Mt Cutler is only about a one-hour drive from Portland and other coastal communities, but this mountain has many miles of hiking trails, great views, and a great variety of interesting terrain.

 

The front ledges rise immediately above Hiram Village, casting long shadows over the town by late afternoon. A walk of less than a half mile from the trail head brings hikers to an overlook of the entire village – close enough to still see traffic and canoes on the Saco River, but also an expansive eastward panorama. Continuing westward for another third of a mile brings visitors to the South-Facing Ledge, with majestic view down the Saco River Valley. On a very clear day, the view can reach as far as the coastal area south of Portland.

 

The trail continues as a ridge walk of almost 3/4 of a mile, with alternating views to north… to the White Mountain Range and Mt Washington… and to the south valleys. Other approach trails are available from the north and the south, and several loop trail options are possible. See the detailed Trail Guide for more information.

 

 

 

Best times to visit during each year.

 

These suggestions apply not only to Mt Cutler, but also to any other nearby mountains, such as Burnt Meadow Mountain in Brownfield, or Pleasant Mountain in Bridgton.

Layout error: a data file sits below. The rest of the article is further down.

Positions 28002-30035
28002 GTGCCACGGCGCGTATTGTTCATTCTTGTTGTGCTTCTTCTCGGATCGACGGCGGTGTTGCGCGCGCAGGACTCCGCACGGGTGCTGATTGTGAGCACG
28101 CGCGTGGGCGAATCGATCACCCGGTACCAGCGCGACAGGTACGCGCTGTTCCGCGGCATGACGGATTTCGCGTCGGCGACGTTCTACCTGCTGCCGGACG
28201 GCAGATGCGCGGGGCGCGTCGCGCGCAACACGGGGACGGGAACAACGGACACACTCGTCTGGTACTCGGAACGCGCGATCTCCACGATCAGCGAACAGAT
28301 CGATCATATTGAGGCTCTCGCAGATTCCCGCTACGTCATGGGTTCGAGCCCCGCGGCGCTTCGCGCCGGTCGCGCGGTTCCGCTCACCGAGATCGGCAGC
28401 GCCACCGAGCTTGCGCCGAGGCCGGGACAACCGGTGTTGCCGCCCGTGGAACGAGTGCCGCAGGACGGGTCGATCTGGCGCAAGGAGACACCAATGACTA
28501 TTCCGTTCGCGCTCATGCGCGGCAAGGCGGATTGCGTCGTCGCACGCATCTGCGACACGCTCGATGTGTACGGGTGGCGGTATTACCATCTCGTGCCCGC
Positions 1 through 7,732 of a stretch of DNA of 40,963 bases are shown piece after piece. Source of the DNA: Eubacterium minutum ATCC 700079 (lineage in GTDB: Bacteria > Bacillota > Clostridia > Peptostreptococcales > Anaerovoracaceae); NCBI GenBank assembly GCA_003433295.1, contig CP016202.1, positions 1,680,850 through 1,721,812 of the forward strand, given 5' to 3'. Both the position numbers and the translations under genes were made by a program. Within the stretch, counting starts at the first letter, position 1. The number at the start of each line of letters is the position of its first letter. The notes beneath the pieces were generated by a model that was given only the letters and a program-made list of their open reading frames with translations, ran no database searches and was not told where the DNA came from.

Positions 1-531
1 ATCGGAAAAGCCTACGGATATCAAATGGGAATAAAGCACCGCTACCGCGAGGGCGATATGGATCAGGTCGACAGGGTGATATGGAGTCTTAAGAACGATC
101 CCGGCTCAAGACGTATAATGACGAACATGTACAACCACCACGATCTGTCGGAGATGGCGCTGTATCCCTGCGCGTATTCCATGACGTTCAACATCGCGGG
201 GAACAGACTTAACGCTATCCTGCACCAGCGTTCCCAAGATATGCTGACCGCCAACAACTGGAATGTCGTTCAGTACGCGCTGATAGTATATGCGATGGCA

Fall foliage season is a GREAT time to visit. This is usually the first three weeks in October, but this can vary a little depending upon weather each year. At this time bugs are not a problem, weather can be ideal, and the fall foliage colors can be awesome!

 

Summer in this part of Maine has excellent weather from late June until fall. Depending on the actual weather, any time during summer and early fall can be perfect in the woods. However, mosquitoes can be mean during June or early July… and sometimes for all summer, if weather is wet. Be prepared for mosquitoes with insect repellent (with DEET), head nets, suitable clothes, and willingness to endure some torment.

 

Winter has plenty of appeal, if you can accommodate the special needs of cold-weather clothing and foot-gear. Maine winters have lots of variety, so snowshoes may be necessary. Be aware that Barnes Trail is too steep for snowshoes in places, so… if snowshoes are needed… use North Trail or Saco Ridge Trail. At other times, weather can deposit a crust so strong that snowshoes are not needed. If you are driving in from the coast, the snow conditions in Hiram can be VERY different from what you find in Kennebunk or Portland, so be prepared for a variety of conditions in winter. In this part of Maine, winter can arrive before Thanksgiving and will probably last until mid-April.